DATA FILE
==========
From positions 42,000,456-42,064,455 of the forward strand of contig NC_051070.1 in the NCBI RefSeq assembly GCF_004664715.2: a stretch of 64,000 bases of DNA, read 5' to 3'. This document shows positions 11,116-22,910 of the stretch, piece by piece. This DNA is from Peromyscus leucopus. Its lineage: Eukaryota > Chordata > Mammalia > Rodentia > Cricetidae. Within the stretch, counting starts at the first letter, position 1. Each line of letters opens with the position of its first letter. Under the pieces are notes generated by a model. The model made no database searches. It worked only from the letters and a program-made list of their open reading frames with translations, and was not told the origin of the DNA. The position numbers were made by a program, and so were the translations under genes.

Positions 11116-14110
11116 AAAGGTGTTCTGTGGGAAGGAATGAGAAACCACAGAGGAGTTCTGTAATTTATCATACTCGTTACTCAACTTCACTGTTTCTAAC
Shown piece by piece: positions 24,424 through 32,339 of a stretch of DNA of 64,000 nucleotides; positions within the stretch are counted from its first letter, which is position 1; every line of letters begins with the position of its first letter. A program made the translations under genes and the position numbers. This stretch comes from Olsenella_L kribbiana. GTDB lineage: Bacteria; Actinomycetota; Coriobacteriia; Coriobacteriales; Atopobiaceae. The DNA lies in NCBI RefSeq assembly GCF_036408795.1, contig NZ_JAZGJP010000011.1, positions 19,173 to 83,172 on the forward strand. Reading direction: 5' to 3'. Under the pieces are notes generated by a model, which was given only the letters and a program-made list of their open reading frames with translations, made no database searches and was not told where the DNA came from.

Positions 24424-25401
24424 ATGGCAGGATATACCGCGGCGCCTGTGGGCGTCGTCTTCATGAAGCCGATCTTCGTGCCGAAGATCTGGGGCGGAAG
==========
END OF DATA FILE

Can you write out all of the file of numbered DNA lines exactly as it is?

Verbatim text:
From positions 42,000,456-42,064,455 of the forward strand of contig NC_051070.1 in the NCBI RefSeq assembly GCF_004664715.2: a stretch of 64,000 bases of DNA, read 5' to 3'. This document shows positions 11,116-22,910 of the stretch, piece by piece. This DNA is from Peromyscus leucopus. Its lineage: Eukaryota > Chordata > Mammalia > Rodentia > Cricetidae. Within the stretch, counting starts at the first letter, position 1. Each line of letters opens with the position of its first letter. Under the pieces are notes generated by a model. The model made no database searches. It worked only from the letters and a program-made list of their open reading frames with translations, and was not told the origin of the DNA. The position numbers were made by a program, and so were the translations under genes.

Positions 11116-14110
11116 AAAGGTGTTCTGTGGGAAGGAATGAGAAACCACAGAGGAGTTCTGTAATTTATCATACTCGTTACTCAACTTCACTGTTTCTAAC
Shown piece by piece: positions 24,424 through 32,339 of a stretch of DNA of 64,000 nucleotides; positions within the stretch are counted from its first letter, which is position 1; every line of letters begins with the position of its first letter. A program made the translations under genes and the position numbers. This stretch comes from Olsenella_L kribbiana. GTDB lineage: Bacteria; Actinomycetota; Coriobacteriia; Coriobacteriales; Atopobiaceae. The DNA lies in NCBI RefSeq assembly GCF_036408795.1, contig NZ_JAZGJP010000011.1, positions 19,173 to 83,172 on the forward strand. Reading direction: 5' to 3'. Under the pieces are notes generated by a model, which was given only the letters and a program-made list of their open reading frames with translations, made no database searches and was not told where the DNA came from.

Positions 24424-25401
24424 ATGGCAGGATATACCGCGGCGCCTGTGGGCGTCGTCTTCATGAAGCCGATCTTCGTGCCGAAGATCTGGGGCGGAAG